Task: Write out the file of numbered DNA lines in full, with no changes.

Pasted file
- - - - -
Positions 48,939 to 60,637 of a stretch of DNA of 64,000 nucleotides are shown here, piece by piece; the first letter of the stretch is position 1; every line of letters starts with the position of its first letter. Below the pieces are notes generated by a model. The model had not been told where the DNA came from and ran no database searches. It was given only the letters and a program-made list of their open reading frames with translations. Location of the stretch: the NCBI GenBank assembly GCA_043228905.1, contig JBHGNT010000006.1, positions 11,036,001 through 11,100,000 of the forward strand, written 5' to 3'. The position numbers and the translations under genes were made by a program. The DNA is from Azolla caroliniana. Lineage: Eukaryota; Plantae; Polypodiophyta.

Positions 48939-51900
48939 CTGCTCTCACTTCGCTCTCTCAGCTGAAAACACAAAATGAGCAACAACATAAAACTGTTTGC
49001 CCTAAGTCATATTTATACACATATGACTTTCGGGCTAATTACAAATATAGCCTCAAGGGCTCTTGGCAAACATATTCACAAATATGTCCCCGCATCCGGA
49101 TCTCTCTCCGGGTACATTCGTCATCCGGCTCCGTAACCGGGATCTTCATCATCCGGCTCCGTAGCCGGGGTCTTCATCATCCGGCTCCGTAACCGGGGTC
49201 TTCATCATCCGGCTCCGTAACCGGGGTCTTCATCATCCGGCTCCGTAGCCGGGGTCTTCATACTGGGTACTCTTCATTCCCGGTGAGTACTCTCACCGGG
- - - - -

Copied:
Positions 48,939 to 60,637 of a stretch of DNA of 64,000 nucleotides are shown here, piece by piece; the first letter of the stretch is position 1; every line of letters starts with the position of its first letter. Below the pieces are notes generated by a model. The model had not been told where the DNA came from and ran no database searches. It was given only the letters and a program-made list of their open reading frames with translations. Location of the stretch: the NCBI GenBank assembly GCA_043228905.1, contig JBHGNT010000006.1, positions 11,036,001 through 11,100,000 of the forward strand, written 5' to 3'. The position numbers and the translations under genes were made by a program. The DNA is from Azolla caroliniana. Lineage: Eukaryota; Plantae; Polypodiophyta.

Positions 48939-51900
48939 CTGCTCTCACTTCGCTCTCTCAGCTGAAAACACAAAATGAGCAACAACATAAAACTGTTTGC
49001 CCTAAGTCATATTTATACACATATGACTTTCGGGCTAATTACAAATATAGCCTCAAGGGCTCTTGGCAAACATATTCACAAATATGTCCCCGCATCCGGA
49101 TCTCTCTCCGGGTACATTCGTCATCCGGCTCCGTAACCGGGATCTTCATCATCCGGCTCCGTAGCCGGGGTCTTCATCATCCGGCTCCGTAACCGGGGTC
49201 TTCATCATCCGGCTCCGTAACCGGGGTCTTCATCATCCGGCTCCGTAGCCGGGGTCTTCATACTGGGTACTCTTCATTCCCGGTGAGTACTCTCACCGGG